Chronotopic visualizations: representing traces of people in spatial environments

Reading the newsletter of the french consulting group Chronos, I ran across a term used by Bruno Marzloff that I found intriguing: the concept of "chronotope" defined in Wikipedia as:

"The Russian philologist and literary philosopher M.M. Bakhtin used the term chronotope to designate the spatio-temporal matrix which governs the base condition of all narratives and other linguistic acts. The term itself can be literally translated as "time-space" (...) the chronotope is 'a unit of analysis for studying language according to the ratio and characteristics of the temporal and spatial categories represented in that language'. Specific chronotopes are said to correspond to particular genres, or relatively stable ways of speaking, which themselves represent particular worldviews or ideologies. To this extent, a chronotope is both a cognitive concept and a narrative feature of language."

It seems that this concept if more about narrative and literature analysis but I found it quite relevant when thinking about the evolution of location-based services. Five years ago, location-based services was all about "annotating places" or having "location-based buddy-finder", a more distinctive line of research is now gaining more and more weight: the collection and representation of traces left by people in space through technologies. Will be word "chronotope" be pertinent to refer to these visualizations?

Two examples of "would-be" chronotopic visualization that I find intriguing and relevant (among others):

Sashay (by Eric Paulos et al.):

"Sashay is a mobile phone application that leverages the fact that every fixed mobile phone cell tower transmits a unique ID that can be read within the phone’s software. As a user moves throughout an urban landscape this “cell ID” changes. Sashay keeps track of the temporal patterns, history, and adjacencies of these cell encounters to help it build a visualization of connected “places”. (...) The value of Sashay is not in helping you navigate or realize that you are in downtown Austin or at a park in Boston. It is meant to explicitly remove such labeling and leave only an intentionally skeletal sketch of a person’s personal patterns across a city, leaving the individual to wonder and construct their own narrative and meaning. The temptation to build a labeled map is so compelling to many researchers that we are reiterating and advocating the extraordinary value of keeping such visualizations free from literal place labelings."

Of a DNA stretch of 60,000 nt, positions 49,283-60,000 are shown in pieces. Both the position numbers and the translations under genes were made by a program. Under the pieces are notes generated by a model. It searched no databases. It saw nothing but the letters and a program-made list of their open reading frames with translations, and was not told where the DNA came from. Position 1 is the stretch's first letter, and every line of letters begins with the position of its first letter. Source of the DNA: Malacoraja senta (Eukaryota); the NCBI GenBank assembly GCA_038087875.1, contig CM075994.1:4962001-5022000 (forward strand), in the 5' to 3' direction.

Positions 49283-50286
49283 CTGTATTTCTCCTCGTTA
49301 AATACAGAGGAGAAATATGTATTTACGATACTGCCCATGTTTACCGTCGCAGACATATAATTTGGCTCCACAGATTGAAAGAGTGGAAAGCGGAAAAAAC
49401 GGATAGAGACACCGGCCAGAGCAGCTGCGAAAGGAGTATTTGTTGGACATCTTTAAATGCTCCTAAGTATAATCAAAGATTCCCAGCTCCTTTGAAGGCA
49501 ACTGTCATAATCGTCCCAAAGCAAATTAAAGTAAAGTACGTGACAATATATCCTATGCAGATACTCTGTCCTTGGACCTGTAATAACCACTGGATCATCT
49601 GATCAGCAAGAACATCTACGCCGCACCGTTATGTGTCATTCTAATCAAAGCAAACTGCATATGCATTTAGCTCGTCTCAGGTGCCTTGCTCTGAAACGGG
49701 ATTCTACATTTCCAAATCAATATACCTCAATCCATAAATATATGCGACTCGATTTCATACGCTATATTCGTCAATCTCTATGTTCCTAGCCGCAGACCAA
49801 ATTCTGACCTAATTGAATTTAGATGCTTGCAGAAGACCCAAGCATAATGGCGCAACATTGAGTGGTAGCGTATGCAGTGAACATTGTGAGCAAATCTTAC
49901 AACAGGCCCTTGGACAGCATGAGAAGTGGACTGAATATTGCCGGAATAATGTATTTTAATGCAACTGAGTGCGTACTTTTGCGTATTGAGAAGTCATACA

Real Time Rome by Senseable City

"Real Time Rome is the MIT SENSEable City Lab’s contribution to the 2006 Venice Biennale, directed by professor Richard Burdett. The project aggregated data from cell phones (obtained using Telecom Italia's innovative Lochness platform), buses and taxis in Rome to better understand urban dynamics in real time. By revealing the pulse of the city, the project aims to show how technology can help individuals make more informed decisions about their environment. In the long run, will it be possible to reduce the inefficiencies of present day urban systems and open the way to a more sustainable urban future?"

Why do I blog this? what I find interesting here, more my researcher's POV is the new affordance created by these type of information. It's less about a direct use of space but rather the availability of traces that can be employed to represent city usage or life pattern at a meta level. What would be these new affordances? Of course, lots of emphasis has been put on social navigation ("navigation towards a cluster of people or navigation because other people have looked at something") but how to go beyond that? - make explicit phenomenon that are invisible (lots of projects are about pollution measures) - use these data for urban planning and architecture, to understand "usage of city". I am wondering about how this would benefit to that crowd (that's why I am now working in an architecture lab). See for example Fabien's project for that matter: he investigates spatio-temporal patterns of pictures uploaded on Flickr. - give users some feedback about their activities, closing the control loop as in the Wikicity project (possibly to "empower users, make them in control of their environment"). - create new services based on this information - ...